Teachers: No More Excuses, Get Blogging
Last week our tech integration team provided a group of 15 digital teachers with time set aside to begin working on a blog post. We met outside of school hours to share pedagogical practices and work toward school initiatives. The digital teacher group is a unique set of teachers who find affinity in geeking out over education and technology. Group norms were set at the beginning of the year, one of them being to exercise a growth mindset. However, it is this mindset that has been put to the test when it comes to a blogging initiative. While digital teachers have the drive to improve their practice, reflecting in the context of blogging is often met with resistance.
When asked why they haven’t started blogging, common responses were “I don’t have anything interesting to share.” “I don’t want to post anything online.” “I am not a good writer.” and most frequently, “I don’t have time.” Time is always an issue, but the other objections are not exactly exercising the growth mindset norm.
Simply asking any teacher about what they have been doing in their classroom lately, will rapidly spark conversations about projects being completed, units being developed, students making gains, and teachers who are learning from each other. Inevitably, conversations also swirl around frustrations over the way a lesson went, student behavior (the good and the not so good), or how improvements could be made to school policies. If you ask me, all of these topics are blog worthy.
As a member of a group of international educators who continuously enjoy learning, I feel we have a responsibility to not only consume and read what other teachers are doing, but to contribute to the online world of open educational resources- which is why I continue to nudge the blogging and sharing among our digital teachers. Therefore, here are my responses to the top three teacher reluctances.
- I don’t have anything interesting to share.
Teachers don’t often consider the practices they are conducting in their classrooms to be amazing. Yet common practice for one teacher might be extraordinary for another. Educators in locations with limited resources might need to read a post from a more developed school to learn about how their curriculum became established.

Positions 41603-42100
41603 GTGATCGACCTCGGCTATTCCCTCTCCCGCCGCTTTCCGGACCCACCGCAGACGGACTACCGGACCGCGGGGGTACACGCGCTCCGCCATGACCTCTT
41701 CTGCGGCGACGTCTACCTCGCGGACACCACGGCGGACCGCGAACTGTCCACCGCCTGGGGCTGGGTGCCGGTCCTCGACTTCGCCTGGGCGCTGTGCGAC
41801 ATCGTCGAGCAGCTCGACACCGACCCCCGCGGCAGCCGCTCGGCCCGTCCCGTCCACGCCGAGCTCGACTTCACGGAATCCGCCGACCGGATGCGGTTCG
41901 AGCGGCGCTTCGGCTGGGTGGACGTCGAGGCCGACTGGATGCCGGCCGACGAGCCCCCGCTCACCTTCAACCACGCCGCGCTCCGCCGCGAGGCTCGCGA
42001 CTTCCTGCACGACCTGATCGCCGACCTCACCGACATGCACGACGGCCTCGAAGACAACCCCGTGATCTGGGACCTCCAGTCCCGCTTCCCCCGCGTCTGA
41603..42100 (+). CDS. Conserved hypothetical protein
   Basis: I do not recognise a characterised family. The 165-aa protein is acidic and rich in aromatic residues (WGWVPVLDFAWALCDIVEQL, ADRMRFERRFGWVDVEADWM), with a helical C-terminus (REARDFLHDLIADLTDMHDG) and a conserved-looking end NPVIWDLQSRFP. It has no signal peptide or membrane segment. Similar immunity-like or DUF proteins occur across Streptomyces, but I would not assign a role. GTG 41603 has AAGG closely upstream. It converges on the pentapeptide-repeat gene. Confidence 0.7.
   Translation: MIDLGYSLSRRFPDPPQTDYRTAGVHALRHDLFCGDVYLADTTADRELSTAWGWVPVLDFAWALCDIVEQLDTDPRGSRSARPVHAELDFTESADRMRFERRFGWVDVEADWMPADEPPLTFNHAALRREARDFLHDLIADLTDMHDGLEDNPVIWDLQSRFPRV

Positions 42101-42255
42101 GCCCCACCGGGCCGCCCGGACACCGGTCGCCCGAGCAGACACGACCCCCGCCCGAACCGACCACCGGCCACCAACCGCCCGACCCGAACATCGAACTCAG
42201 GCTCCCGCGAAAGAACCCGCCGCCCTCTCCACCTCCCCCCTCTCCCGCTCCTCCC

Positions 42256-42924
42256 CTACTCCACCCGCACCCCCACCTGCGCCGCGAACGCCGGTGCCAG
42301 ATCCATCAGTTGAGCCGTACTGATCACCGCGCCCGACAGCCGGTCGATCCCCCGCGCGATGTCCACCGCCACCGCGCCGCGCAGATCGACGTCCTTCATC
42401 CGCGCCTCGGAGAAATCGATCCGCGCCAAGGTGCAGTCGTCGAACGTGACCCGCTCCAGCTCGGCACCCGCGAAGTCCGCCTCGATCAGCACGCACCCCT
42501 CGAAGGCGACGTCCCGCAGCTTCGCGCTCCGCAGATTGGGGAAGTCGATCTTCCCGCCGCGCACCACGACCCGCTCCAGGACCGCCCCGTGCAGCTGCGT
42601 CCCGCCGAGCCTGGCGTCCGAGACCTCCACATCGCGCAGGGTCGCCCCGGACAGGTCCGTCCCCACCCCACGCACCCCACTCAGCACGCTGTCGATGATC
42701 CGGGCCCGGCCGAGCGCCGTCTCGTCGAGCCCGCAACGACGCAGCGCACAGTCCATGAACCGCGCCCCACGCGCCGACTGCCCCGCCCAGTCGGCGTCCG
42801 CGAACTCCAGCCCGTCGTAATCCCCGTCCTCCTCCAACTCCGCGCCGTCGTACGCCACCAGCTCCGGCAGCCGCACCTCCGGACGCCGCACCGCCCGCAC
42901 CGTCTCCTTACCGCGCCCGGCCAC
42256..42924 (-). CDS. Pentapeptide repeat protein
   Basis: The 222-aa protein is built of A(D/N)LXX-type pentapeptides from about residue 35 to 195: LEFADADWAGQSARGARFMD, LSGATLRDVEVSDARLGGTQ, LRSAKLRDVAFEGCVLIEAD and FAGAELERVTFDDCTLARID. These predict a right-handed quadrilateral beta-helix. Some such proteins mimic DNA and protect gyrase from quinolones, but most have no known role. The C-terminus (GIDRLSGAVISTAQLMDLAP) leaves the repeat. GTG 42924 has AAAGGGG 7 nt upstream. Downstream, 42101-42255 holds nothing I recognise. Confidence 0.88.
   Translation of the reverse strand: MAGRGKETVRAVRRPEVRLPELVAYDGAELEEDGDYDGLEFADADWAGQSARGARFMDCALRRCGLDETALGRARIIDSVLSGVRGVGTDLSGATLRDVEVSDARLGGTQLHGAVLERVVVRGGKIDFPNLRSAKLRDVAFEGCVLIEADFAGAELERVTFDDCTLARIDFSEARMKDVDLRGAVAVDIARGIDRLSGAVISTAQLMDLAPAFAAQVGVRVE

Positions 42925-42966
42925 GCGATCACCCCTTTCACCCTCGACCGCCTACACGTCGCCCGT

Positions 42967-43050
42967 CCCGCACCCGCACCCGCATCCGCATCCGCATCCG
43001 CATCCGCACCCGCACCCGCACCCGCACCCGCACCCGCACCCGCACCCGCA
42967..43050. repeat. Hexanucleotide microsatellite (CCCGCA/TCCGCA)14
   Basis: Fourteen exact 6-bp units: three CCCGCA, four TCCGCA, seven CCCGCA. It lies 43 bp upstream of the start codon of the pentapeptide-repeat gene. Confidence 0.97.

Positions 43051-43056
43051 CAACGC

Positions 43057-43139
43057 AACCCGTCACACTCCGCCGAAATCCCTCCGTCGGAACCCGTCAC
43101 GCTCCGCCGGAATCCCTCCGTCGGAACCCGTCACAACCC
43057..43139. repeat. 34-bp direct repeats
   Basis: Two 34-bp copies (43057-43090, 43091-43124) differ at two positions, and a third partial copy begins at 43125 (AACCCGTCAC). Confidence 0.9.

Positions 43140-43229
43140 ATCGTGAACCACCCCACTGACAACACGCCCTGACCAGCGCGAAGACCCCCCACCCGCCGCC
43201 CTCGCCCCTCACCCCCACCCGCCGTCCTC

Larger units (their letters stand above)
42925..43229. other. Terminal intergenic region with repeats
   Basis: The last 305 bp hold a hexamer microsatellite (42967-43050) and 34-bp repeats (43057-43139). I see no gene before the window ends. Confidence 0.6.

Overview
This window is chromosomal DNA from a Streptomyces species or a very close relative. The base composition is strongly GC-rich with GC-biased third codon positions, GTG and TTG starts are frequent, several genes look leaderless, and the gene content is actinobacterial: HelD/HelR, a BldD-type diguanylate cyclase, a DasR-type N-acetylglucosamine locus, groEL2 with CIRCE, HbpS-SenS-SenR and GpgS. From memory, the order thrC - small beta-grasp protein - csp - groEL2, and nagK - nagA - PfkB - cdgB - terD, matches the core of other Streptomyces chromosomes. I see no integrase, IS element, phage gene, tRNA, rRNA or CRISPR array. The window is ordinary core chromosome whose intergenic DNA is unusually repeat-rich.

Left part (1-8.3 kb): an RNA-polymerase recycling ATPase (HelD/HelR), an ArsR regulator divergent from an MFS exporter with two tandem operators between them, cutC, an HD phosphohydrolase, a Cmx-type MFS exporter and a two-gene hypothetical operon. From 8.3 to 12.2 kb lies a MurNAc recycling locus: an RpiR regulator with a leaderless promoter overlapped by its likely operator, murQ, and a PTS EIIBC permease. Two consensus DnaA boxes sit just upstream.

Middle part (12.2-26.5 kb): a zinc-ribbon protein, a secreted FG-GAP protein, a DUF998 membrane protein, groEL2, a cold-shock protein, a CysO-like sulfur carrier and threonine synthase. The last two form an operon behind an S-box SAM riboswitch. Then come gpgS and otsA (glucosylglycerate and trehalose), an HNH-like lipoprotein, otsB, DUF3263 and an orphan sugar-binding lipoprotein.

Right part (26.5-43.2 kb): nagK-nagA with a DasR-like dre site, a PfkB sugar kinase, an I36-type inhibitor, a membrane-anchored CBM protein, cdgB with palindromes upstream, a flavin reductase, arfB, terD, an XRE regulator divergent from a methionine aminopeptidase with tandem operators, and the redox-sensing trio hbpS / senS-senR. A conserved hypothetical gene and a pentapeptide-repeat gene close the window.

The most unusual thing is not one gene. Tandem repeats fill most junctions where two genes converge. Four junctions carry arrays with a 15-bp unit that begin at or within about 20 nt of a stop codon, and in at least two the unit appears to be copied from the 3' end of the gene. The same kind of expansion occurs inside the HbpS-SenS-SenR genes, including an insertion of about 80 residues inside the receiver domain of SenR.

Schools who are ready to move beyond the traditional model of learning toward a more innovative approach, might be apprehensive. Those teachers may need to read the stories from teachers who are already experiencing it every day. A teacher who is struggling to find a strategy for that one student who just cannot make the jump to the next reading level, needs to have a place to look for information from experienced educators to provide them with that strategy. You might be the person who has that advice. Often when educators are in a school system that is running successfully day in and out, they may not recognize the structures in place that make that capable of happening. Step back and reflect, be mindful about what you might be able to share with someone else.
- I don’t want to post anything online.
We are in a stage in education when we are often asking students as young as second or third grade to begin creating their digital identity and post pieces of work in public online settings. We know what it means for students to have an authentic audience and how the feedback they receive is invaluable. We are asking students to be vulnerable in this setting by taking the risk of putting their created content on the web, yet some teachers aren’t practicing this themselves. Empathy is a buzzword for students these days, but I believe it can relate to teachers in this case. How can we ask students to publish publically if teachers are not willing to try it out as well. Not only would teachers posting online build empathy for students, but it also models what a positive digital footprint resembles.
- I’m not a good writer.
I can relate, however I ask those teachers, “Would you ever allow a student to say that to you?” Absolutely not, we would encourage them to continue to learn and push themselves. We need to lead by example, yes writing might not be a strength but that is not an excuse for not trying. The great thing about blogs, is you can always go back to posts and edit or revise them. Blogging also offers the opportunity to reflect on the pieces we have written and to witness our own growth not only as an educator but as a writer. No matter how much or little experience you have as a writer, there is always room for growth.
Every teacher has a unique voice and different set of experiences. Whether someone is in their first year of teaching or their twentieth, they have something to share and offer the educator standing beside them or who is on the other side of the world searching for that story. Carve out some time in your day, reflect, build the courage to put yourself out there, and jot down a few notes. It’s time to get started.
For more on blogging see:
- Blogging is Alive and Well for Leaders, Learners and Lead Generators
- 10 Tips for Starting Your Blog
- How Teachers Use Paper Blogging to Promote Student Voice
Doug Frankish is an Elementary Technology Integration Specialist at the American School Foundation of Monterrey, in Mexico. He is a graduate of Michigan State University’s Masters of Arts in Educational Technology Overseas Program. Follow him on Twitter @dougfrankish.
Great article and thank you for challenging educators to create and contribute.
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